Indonesia can meet its low carbon development goals without sacrificing economic growth, reports an assessment commissioned by the British government.
The research, authored by Dominic Elson, finds that while costs of reducing emissions from deforestation and degradation (REDD) could amount to two percent of annual GDP by 2030, the benefits of shifting to a greener growth model would more than outweigh the outlays. Gains would come from reduced severity and impact of natural disasters, avoided air pollution and degradation of ecosystem services, and improved productivity—especially on degraded, non-forest land.
“Indonesia still has a substantial forest estate and extensive peatlands,” writes Elson. “Sensible management of these landscapes in the context of global carbon markets has great potential to release some of the ‘utility’ value that reflects the true economic, social and environmental value of the forest, not just the short term extraction value. This will improve the welfare of millions of rural Indonesians, whilst also setting the economy on a path of higher productivity and more resilient prosperity.”
Value of land use sector to Indonesian economy – trend 2004-2009.
Elson notes that REDD offers to potential to reverse the declining contribution of the Indonesian forestry sector to the national economy. Despite increased expansion and associated deforestation, the forestry sector now accounts for more than a quarter less economic output than it did in 2004. Declining natural resources is a factor in the decline. Pulp and paper and plantations have also declined in relative significance since 2004.
Dominic Elson (2011). Cost-Benefit Analysis of a Shift to a Low Carbon Economy in the Land Use Sector in Indonesia. UK Climate Change Unit of the British Embassy, Jakarta.
New World Growth report contains ‘false and misleading’ information
(03/31/2011) A new report from World Growth International, a lobby group for industrial forestry interests, contains ‘false and misleading’ information on the economic impact of reducing Indonesia’s deforestation rate, says an Indonesian environmental group. The report, released today, claims that reducing deforestation in Indonesia will cost the country 3.5 million jobs annually by slowing expansion in the forestry sector.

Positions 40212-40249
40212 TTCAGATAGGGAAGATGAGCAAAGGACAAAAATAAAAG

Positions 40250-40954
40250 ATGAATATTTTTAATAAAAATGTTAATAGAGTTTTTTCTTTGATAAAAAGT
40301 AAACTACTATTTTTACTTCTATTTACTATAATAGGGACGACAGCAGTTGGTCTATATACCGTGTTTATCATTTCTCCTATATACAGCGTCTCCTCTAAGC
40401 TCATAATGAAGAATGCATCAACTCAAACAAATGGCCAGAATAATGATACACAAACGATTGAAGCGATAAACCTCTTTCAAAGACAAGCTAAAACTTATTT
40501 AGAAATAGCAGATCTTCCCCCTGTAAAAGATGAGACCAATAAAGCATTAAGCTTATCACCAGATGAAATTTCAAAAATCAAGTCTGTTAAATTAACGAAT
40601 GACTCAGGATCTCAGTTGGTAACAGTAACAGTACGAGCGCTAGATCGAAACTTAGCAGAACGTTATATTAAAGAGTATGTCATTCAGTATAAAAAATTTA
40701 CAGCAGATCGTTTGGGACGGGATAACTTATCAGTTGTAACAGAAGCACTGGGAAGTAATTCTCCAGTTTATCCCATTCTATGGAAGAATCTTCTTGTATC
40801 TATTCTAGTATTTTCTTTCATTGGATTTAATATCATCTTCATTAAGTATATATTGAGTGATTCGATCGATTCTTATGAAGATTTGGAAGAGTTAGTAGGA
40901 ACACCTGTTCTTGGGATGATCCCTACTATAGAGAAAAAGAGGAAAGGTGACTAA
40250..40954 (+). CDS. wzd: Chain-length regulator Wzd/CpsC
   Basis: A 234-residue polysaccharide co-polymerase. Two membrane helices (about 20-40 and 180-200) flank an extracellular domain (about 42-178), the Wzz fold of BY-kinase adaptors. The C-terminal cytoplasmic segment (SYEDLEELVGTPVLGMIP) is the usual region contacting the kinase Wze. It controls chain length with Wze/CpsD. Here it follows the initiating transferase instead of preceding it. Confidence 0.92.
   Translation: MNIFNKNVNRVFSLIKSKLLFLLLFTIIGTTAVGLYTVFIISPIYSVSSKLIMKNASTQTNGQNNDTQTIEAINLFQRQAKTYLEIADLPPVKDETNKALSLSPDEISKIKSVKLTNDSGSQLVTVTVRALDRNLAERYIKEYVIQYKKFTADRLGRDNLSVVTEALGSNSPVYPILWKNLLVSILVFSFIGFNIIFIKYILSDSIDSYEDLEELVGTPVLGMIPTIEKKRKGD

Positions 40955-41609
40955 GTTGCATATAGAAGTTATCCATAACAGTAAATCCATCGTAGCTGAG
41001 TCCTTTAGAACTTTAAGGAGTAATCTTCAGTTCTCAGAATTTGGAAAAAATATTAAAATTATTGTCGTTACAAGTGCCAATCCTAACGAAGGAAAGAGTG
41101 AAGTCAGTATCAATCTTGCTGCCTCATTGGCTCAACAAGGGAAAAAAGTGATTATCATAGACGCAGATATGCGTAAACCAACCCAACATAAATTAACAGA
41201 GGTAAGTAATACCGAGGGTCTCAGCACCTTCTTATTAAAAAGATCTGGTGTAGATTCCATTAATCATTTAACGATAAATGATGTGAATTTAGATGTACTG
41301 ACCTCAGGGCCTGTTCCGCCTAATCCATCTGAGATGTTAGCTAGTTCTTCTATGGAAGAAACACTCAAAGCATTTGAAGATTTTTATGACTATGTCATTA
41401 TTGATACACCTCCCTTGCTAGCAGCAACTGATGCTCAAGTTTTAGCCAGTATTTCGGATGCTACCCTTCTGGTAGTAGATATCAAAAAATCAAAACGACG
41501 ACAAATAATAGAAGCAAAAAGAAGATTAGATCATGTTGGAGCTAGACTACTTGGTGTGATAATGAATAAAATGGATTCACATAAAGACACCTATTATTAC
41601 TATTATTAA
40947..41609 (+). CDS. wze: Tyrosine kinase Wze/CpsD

Pro-deforestation group criticizes palm oil giant for sustainability pact
(03/24/2011) World Growth International, a group that advocates on behalf of industrial forestry interests, has criticized Golden Agri Resources (GAR), Indonesia’s largest palm oil producer, for signing a forest policy that aims to protect high conservation value and high carbon stock forest and requires free, prior informed consent (FPIC) in working with communities potentially affected by oil palm development. In a newsletter published March 10, World Growth International claimed that GAR’s agreement “could severely hamper the company’s growth” by limiting where it can establish new plantations and says that negotiating with multiple stakeholders “will delay and complicate any investment by the company.” World Growth International concludes by implying that GAR may renege on its commitment. But Peter Heng, Managing Director, Communications and Sustainability at GAR, disagreed with World Growth International’s assessment.
Will Indonesia’s big REDD rainforest deal work?
(12/28/2010) Flying in a plane over the Indonesian half of the island of New Guinea, rainforest stretches like a sea of green, broken only by rugged mountain ranges and winding rivers. The broccoli-like canopy shows little sign of human influence. But as you near Jayapura, the provincial capital of Papua, the tree cover becomes patchier—a sign of logging—and red scars from mining appear before giving way to the monotonous dark green of oil palm plantations and finally grasslands and urban areas. The scene is not unique to Indonesian New Guinea; it has been repeated across the world’s largest archipelago for decades, partly a consequence of agricultural expansion by small farmers, but increasingly a product of extractive industries, especially the logging, plantation, and mining sectors. Papua, in fact, is Indonesia’s last frontier and therefore represents two diverging options for the country’s development path: continued deforestation and degradation of forests under a business-as-usual approach or a shift toward a fundamentally different and unproven model based on greater transparency and careful stewardship of its forest resources.